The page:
By surveying potential remedies within and beyond the legal system, this Note sheds light on potential ways for society and the legal system to better protect survivors of IoT-facilitated abuse and hold their perpetrators accountable.
Madison Lo: J.D. Candidate, 2021, University of California, Berkeley, School of Law; B.A., 2018, The University of Chicago. I am grateful to Professor Nancy K. D. Lemon for her guidance on earlier drafts, and to all my classmates in Professor Lemon’s Domestic Violence Seminar for inspiring me with their empathy and critical viewpoints. I also want to thank the editors of the California Law Review for believing in this piece and providing invaluable feedback. This Note would not be possible without their contributions.
. We Are Soc., Digital in 2019: The United States of America 23 (2019), https://wearesocial.com/us/digital-2019-us [https://perma.cc/ZX4S-S65P]. Preliminary research on Internet usage during the COVID-19 pandemic reveals that internet traffic has surged up to 70 percent. Mark Beech, COVID-19 Pushes Up Internet Use 70% and Streaming More Than 12%, First Figures Reveal, Forbes (Mar. 25, 2020, 3:49 PM), https://www.forbes.com/sites/markbeech/2020/03/25/covid-19-pushes-up-internet-use-70-streaming-more-than-12-first-figures-reveal [https://perma.cc/6VXK-39UW].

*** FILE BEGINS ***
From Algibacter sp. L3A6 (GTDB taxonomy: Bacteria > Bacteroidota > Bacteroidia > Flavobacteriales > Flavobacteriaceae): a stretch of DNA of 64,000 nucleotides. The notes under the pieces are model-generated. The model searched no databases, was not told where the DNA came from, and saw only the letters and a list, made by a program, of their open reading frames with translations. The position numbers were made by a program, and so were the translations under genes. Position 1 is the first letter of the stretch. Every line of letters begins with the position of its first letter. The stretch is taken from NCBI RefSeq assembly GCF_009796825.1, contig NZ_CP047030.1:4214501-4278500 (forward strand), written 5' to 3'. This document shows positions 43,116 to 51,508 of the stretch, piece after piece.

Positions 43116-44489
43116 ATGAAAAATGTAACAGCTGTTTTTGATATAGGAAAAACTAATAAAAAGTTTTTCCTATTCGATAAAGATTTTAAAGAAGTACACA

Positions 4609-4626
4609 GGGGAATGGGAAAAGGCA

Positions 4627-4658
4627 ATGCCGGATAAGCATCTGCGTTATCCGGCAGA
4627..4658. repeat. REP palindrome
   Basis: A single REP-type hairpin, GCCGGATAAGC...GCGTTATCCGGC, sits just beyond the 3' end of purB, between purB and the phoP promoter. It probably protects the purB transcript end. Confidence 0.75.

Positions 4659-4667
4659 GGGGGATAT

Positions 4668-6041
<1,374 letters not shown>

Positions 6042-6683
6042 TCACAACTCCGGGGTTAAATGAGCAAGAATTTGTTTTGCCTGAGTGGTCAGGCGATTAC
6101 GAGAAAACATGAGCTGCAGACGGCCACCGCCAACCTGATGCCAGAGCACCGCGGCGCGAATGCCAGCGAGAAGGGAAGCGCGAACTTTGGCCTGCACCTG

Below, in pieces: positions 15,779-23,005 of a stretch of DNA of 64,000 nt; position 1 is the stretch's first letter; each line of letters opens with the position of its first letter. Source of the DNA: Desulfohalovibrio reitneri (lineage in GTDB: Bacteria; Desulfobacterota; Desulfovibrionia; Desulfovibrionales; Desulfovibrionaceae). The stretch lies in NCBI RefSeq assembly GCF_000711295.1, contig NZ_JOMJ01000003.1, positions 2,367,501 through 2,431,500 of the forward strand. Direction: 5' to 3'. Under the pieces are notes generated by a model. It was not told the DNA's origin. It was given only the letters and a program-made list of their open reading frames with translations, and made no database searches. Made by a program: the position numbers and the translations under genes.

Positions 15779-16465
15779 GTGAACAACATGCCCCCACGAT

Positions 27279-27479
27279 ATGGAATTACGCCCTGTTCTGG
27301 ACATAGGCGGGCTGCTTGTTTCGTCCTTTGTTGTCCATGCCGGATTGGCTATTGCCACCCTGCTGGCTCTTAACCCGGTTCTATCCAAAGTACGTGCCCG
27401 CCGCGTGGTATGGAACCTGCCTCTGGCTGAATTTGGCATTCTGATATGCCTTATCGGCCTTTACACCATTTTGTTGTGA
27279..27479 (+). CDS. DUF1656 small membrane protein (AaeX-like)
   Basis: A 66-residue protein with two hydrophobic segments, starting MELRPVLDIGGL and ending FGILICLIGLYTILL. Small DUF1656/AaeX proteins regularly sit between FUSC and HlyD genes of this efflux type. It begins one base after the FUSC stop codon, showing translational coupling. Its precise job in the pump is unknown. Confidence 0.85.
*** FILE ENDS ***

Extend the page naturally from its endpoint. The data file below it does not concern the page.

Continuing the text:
. Emily A. Vogels, From Virtual Parties to Ordering Food, How Americans Are Using the Internet During COVID-19, Pew Rsch. Ctr. (Apr. 30, 2020), https://www.pewresearch.org/fact-tank/2020/04/30/from-virtual-parties-to-ordering-food-how-americans-are-using-the-internet-during-covid-19 [https://perma.cc/39Y9-FWEY] (describing how social activities, fitness, ordering meals, and education have moved to the internet).